Christian guys look at porn. We search for pictures of naked chicks. We lust after attractive women.
Yup, it’s all true.
A main tool used by Christians to help counteract these temptations and sexual desires is an Internet filter. A program that filters what a person does online and blocks anything that seems shady.
But there are a gazillion different Internet filters out there. So which are the best ones?
So which of the three should you use?
If you’re looking for a solid Internet filter to use within an accountability relationship, Net Nanny (for Windows) is the hands down winner.
Read on for why.
Please note this review is for the Windows version of Net Nanny. The Mac version is significantly different from the Windows version. Having used both, I can’t recommend the Mac version. Features are either missing from the Mac version or not as good as the Windows equivalent.
In addition to an Internet filter, I would also recommend you take advantage of these simple and free ways to eliminate temptation.
What is an accountability relationship?
An accountability relationship can mean a lot of things. In the context of this post it means Sean is accountable to Alex (that’s me!) for the websites he visits.
So I regularly monitor Sean’s browsing habits and respond accordingly. This helps remove the anonymity of browsing porn or other non-edifying websites.
Big brother Alex is always watching. ;)
Why is Net Nanny the best Internet filter for accountability partners?
Here are the features that specifically make Net Nanny the best Internet filter to use in accountability relationships.
Most accountability partners don’t live in the same house. Sean and I definitely don’t. I’m sure his wife is pretty happy about that. ;)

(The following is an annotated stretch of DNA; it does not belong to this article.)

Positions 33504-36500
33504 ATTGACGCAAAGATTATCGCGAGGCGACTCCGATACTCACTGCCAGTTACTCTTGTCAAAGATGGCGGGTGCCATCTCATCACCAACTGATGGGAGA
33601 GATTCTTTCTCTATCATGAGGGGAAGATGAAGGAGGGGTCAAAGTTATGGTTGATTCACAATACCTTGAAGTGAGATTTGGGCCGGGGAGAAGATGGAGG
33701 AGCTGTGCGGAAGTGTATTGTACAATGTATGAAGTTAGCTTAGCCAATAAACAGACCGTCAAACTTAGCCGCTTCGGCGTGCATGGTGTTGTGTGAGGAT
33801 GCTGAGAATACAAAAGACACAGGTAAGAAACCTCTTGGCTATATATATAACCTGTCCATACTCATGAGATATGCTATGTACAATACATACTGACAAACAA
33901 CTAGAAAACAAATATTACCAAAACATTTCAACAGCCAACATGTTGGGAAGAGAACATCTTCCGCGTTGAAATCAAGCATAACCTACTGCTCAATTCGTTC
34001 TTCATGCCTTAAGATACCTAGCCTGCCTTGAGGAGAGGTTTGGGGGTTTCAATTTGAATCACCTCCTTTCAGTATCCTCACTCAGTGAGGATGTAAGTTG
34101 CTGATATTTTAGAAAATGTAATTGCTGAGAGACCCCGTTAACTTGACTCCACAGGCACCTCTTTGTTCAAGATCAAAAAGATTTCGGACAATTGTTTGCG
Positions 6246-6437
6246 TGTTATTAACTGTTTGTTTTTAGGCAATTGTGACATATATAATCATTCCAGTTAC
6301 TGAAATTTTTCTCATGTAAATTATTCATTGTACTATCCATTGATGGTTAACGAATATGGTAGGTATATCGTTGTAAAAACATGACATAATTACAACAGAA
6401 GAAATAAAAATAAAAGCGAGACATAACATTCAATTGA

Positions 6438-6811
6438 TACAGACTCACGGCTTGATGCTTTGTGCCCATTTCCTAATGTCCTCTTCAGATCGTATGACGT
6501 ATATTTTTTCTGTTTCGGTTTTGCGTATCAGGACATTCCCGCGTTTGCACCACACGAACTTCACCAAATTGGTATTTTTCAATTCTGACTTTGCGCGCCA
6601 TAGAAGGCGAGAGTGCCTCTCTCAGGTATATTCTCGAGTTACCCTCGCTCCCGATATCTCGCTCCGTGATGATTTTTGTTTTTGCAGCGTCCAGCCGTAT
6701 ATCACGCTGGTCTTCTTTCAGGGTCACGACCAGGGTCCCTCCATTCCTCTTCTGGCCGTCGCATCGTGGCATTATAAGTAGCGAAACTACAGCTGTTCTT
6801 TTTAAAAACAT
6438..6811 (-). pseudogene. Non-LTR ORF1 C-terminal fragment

So being able to manage the Internet filter’s settings, view reports, etc. without physical access to the computer is a big win.
For example, Sean is at home trying to check out the resources at XXXchurch (a legitimate site) and the filter blocks it. He can call and ask me to unblock the site.
With remote management, I can do that even though I’m at work and don’t have access to Sean’s computer. Without remote access, he would have to wait until I was able to access his computer physically. This is non-ideal and inconvenient for both of us.
And some accountability partners may not even be in the same city . . .
This makes remote management the most important feature for accountability relationships.
While both Net Nanny and CyberPatrol have this feature, Safe Eyes does not.
I’ll note here CyberPatrol has two products: Online Protection and Parental Controls. This post refers to Online Protection since it does include remote management and email notifications. Parental Controls does not.
Usable, detailed reporting
Guys on a mission to see some skin are extremely resourceful. They know 12 different ways to search for boobs.
Which means occasionally Sean may be able to get past the Internet filter and view an inappropriate site. This is where good, detailed reporting comes into play.